Leafy greens, like spinach, collard greens, and kale, have high levels of magnesium, as well as other minerals. They’re an excellent source of fiber and can help to boost your overall health. They’re also a low-carb food, making them suitable for keto dieters.

If you want to boost your magnesium levels by eating more magnesium-rich foods, there are a few keto-friendly foods you can add to your diet that can boost how much magnesium you get each day.

Avocados also have high magnesium levels. They’re well-known for having high levels of good fats and lots of fiber. Another fatty food with high magnesium levels is fatty fish, like tuna and salmon. Lastly, many nuts and seeds have high magnesium levels as well as good fat content. Eat more pumpkin seeds, almonds, cashews, peanuts, and chia seeds.

4 Benefits of Magnesium for Keto

Taking magnesium supplements while on the keto diet is a good idea to maintain your overall health. Magnesium has a ton of health benefits for the keto diet. We’ve summarized them below.

#1 Helps to regulate blood glucose

Magnesium is known to support better blood sugar regulation. Indeed, people with magnesium deficiency are at a higher risk of developing type 2 diabetes. Magnesium may also play a role in enhancing insulin sensitivity.

The keto diet is thought to be a good diet for those with diabetes. It may help them regulate their blood sugar levels. Magnesium supplements could support this too.

#2 Supports immunity

Magnesium has a strong relationship with the immune system, and low magnesium levels have been linked to high levels of inflammation. Inflammation has been linked to a number of chronic illnesses, including diabetes, heart disease, and stroke. It has also been linked to aging.

#3 Maintains heart functioning

Magnesium is known to lower blood pressure levels. High blood pressure is a marker of poor heart health and can lead to a range of cardiovascular diseases. The ketogenic diet is a low-carb, high-fat diet that is thought to increase heart health. Getting more good fats in your diet can boost heart health, as can magnesium.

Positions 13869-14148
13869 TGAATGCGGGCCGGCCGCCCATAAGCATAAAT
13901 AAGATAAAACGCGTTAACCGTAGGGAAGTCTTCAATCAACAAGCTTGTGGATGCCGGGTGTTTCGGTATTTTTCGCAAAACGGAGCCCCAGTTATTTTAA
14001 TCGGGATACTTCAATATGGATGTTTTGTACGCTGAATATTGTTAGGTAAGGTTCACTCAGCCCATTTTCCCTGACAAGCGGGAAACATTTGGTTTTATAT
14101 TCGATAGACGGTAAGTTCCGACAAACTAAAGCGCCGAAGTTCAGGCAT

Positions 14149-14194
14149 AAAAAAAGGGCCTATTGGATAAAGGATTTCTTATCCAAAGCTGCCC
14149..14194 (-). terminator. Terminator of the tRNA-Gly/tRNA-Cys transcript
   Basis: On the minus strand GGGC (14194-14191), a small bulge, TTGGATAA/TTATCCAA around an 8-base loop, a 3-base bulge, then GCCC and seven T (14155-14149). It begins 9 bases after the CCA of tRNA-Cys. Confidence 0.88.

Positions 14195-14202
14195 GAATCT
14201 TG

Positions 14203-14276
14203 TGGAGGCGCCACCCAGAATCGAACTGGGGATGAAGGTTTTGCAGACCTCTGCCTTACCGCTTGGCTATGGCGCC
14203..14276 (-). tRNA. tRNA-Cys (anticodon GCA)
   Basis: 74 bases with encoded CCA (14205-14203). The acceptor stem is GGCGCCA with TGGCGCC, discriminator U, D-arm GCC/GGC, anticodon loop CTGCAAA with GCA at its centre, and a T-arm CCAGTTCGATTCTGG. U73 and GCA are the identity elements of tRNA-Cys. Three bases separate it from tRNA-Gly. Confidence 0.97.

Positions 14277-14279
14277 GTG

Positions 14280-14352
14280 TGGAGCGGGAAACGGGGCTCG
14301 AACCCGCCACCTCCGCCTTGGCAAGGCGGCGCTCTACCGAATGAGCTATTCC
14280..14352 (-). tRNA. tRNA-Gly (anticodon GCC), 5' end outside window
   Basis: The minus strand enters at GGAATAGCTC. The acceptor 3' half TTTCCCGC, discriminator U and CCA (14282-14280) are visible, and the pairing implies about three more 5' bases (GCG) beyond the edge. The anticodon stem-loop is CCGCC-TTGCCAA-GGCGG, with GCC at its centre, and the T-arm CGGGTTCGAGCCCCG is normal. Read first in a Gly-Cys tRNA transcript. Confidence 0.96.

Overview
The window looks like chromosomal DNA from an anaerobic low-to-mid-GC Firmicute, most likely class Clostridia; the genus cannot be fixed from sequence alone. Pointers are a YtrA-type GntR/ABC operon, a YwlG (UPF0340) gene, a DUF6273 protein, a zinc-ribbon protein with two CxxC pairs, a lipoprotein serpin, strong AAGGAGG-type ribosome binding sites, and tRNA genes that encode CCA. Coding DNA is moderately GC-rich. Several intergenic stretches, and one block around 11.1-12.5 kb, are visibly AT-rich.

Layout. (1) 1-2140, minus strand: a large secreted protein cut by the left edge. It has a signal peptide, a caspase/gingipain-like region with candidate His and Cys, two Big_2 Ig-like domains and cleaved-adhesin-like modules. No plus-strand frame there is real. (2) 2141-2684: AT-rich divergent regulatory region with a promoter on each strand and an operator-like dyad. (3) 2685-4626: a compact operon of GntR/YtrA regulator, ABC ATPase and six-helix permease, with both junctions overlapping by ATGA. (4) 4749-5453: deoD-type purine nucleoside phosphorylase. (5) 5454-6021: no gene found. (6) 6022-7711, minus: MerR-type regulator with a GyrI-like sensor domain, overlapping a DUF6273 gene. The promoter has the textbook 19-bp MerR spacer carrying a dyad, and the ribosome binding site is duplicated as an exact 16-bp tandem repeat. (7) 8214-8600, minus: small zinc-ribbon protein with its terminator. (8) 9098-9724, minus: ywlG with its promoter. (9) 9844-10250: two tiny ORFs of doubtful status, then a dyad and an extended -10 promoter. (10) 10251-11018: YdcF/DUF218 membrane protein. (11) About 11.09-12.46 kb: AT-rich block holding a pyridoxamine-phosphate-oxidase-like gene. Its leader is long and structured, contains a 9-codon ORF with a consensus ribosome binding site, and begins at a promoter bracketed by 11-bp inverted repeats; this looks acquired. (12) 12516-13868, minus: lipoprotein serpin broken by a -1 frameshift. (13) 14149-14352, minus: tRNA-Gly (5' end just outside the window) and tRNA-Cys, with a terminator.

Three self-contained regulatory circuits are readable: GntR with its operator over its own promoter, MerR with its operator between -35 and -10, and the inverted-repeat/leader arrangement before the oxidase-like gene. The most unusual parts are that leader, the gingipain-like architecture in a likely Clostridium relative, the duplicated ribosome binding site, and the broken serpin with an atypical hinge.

#4 Maintains normal muscle functioning

Magnesium plays a role in the process of muscle contraction. Taking magnesium may help to reduce muscle cramps and support the proper functioning of the muscles.

There is some evidence that magnesium can help muscle growth and could prevent muscle damage. It may also improve exercise performance.

A Word From Our Nutritionist

Magnesium is essential to our body. It plays a role in a number of bodily processes, including improving immune health, maintaining muscle health, supporting healthy blood glucose levels, and reducing inflammation.

On the ketogenic diet, magnesium should be taken as a dietary supplement. This is because most of the foods that are high in magnesium levels are also high in carbohydrates. The ketogenic diet requires you to eat a low carbohydrate diet to maintain the state of ketosis.

Ketosis is a metabolic state where the body burns stored body fat for fuel instead of carbohydrates. It is broken when carbohydrates are consumed, and your blood sugar levels are raised high enough for insulin response.

Many sources of magnesium are carbohydrate-rich foods, including legumes, beans, and starchy vegetables. On the keto diet, you can consume magnesium-rich foods like avocado, leafy greens, and some nuts and seeds like pumpkin seeds. You can also have dark chocolate in limited quantities.

You can also take a supplement. Magnesium comes in various forms, including magnesium citrate, magnesium lactate, magnesium carbonate, and magnesium malate. The best kinds of magnesium to take include magnesium citrate and glycinate.

Magnesium sometimes comes with side effects, including diarrhea, loose stools, and cramping. If you experience any of these symptoms, you could try changing your supplement form or reducing your dosage.

Magnesium is unlikely to cause constipation on the ketogenic diet, but if it does, there are a number of home remedies you could try, like drinking more water, taking a fiber supplement, and getting more exercise. Exercise could include going for walks each morning or long-distance runs.

The ketogenic diet is thought to have a range of health benefits, and taking magnesium while you’re on the diet can help you maintain your health.


Magnesium is a good supplement to add to your diet when eating the keto way. It can support better blood glucose regulation, reduce muscle cramps, and may ease the transition to eating a low-carb, high-fat diet. It shouldn’t have too many side effects but if it does, consider changing the supplement type.

Written by Edibel Quintero, RD
Edibel Quintero is a medical doctor who graduated in 2013 from the University of Zulia and has been working in her profession since then. She specializes in obesity and nutrition, physical rehabilitation, sports massage and post-operative rehabilitation. Edibel’s goal is to help people live healthier lives by educating them about food, exercise, mental wellness and other lifestyle choices that can improve their quality of life.
The article was fact checked by Rosmy Barrios, MD
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Written by Edibel Quintero, RD
Fact checked by Rosmy Barrios, MD
Last update: October 5, 2023
5 min read 1467 Views 0 Comments